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Equivalent Citation: AIR1965SC871, [1965]1SCR7

Decided On: 05.08.1964
Appellants: Kanwar Singh
Respondent: Delhi Administration
Hon'ble Judges:
J.R. Mudholkar, Raghuvar Dayal and S.M. Sikri, JJ.
Subject: Criminal
Catch Words
Mentioned IN
Delhi Municipal Corporation Act, 1957 - Section 418(1); Indian Penal Code, 1860 - Sections
302 and 304A
Authorities Referred:
Oxford Dictionary
Case Notes:
The members of a raiding party led by the licensing inspector of the Delhi Corporation,
while taking the stray cattle to the cattle pound, were beaten by the appellants As a
result, the members had received the injuries It was contended that there should be a
proper delegation who would have an authority to impound the cattle, secondly the said
cattle were not abandoned or ownerless, there fore could not be legally impounded
It was further contended that the injuries inflicted by the appellant was a lawful
exercise of their right to defence their private property It was held that the
commissioner had had authorised the licensing inspector to impound the stray cattle
Also, the word abandon under Section 418 of the Delhi Municipal Corporation Act,
1957, was not intended to state that the cattle must be ownerless It was also ruled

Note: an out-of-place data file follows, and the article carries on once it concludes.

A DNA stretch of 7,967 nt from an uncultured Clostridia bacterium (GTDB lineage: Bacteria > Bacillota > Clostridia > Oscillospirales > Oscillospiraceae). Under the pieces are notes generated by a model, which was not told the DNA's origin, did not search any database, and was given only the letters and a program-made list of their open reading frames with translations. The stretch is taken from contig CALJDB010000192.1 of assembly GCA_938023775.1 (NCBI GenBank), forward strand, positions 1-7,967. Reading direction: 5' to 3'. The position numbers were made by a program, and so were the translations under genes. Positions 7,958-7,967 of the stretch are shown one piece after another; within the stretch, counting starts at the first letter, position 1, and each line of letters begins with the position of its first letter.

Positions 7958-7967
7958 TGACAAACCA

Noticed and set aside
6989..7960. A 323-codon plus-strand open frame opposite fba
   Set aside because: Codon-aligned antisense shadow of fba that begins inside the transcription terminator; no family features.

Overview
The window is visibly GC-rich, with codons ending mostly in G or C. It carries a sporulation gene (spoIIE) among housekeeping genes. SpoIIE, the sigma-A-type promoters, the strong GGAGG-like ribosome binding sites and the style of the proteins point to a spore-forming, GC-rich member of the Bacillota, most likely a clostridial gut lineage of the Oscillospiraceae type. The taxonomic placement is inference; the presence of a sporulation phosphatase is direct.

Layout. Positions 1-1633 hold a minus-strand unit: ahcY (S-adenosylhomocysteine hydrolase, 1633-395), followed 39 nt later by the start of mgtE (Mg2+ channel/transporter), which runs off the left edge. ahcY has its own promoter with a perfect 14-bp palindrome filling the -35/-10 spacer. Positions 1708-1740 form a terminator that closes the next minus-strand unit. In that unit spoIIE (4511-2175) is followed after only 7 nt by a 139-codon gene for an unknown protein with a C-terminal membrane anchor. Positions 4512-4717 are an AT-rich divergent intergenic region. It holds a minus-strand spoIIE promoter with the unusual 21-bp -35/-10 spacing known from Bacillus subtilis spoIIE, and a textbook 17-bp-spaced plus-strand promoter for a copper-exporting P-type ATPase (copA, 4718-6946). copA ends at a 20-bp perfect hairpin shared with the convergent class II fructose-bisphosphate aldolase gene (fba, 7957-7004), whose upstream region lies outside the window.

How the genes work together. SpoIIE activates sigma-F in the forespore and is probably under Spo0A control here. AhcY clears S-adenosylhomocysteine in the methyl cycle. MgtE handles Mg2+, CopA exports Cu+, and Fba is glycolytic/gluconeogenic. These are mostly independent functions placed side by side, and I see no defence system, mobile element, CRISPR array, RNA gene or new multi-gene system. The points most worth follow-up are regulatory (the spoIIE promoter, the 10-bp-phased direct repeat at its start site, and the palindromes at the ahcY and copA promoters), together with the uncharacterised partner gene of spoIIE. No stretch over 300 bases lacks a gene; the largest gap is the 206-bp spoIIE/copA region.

that appellants had no right of private defence as the act was fully justifiable by the law
Mudholkar, J.
1. This is an appeal by special leave from the summary dismissal of the appellants'
application for revision by the High Court of Punjab.

2. Eight persons were tried by the Assistant Sessions Judge, Delhi, for offences under s. 148,
s. 333/149, and s. 332/149, Indian Penal Code. He acquitted five of them but convicted the
three appellants before us of all three offences and sentenced them to undergo rigorous
imprisonment for one year in respect of the offence under s. 148, rigorous imprisonment for
two years in respect of the offence under s. 332/149, rigorous imprisonment for three years
for the offence under s. 333/149 and ordered that all the sentence will run concurrently. In
appeal the Additional Sessions Judge, Delhi, set aside the convictions and sentences passed
on the appellants for offences under s. 148 and s. 333/149, altered the conviction of each of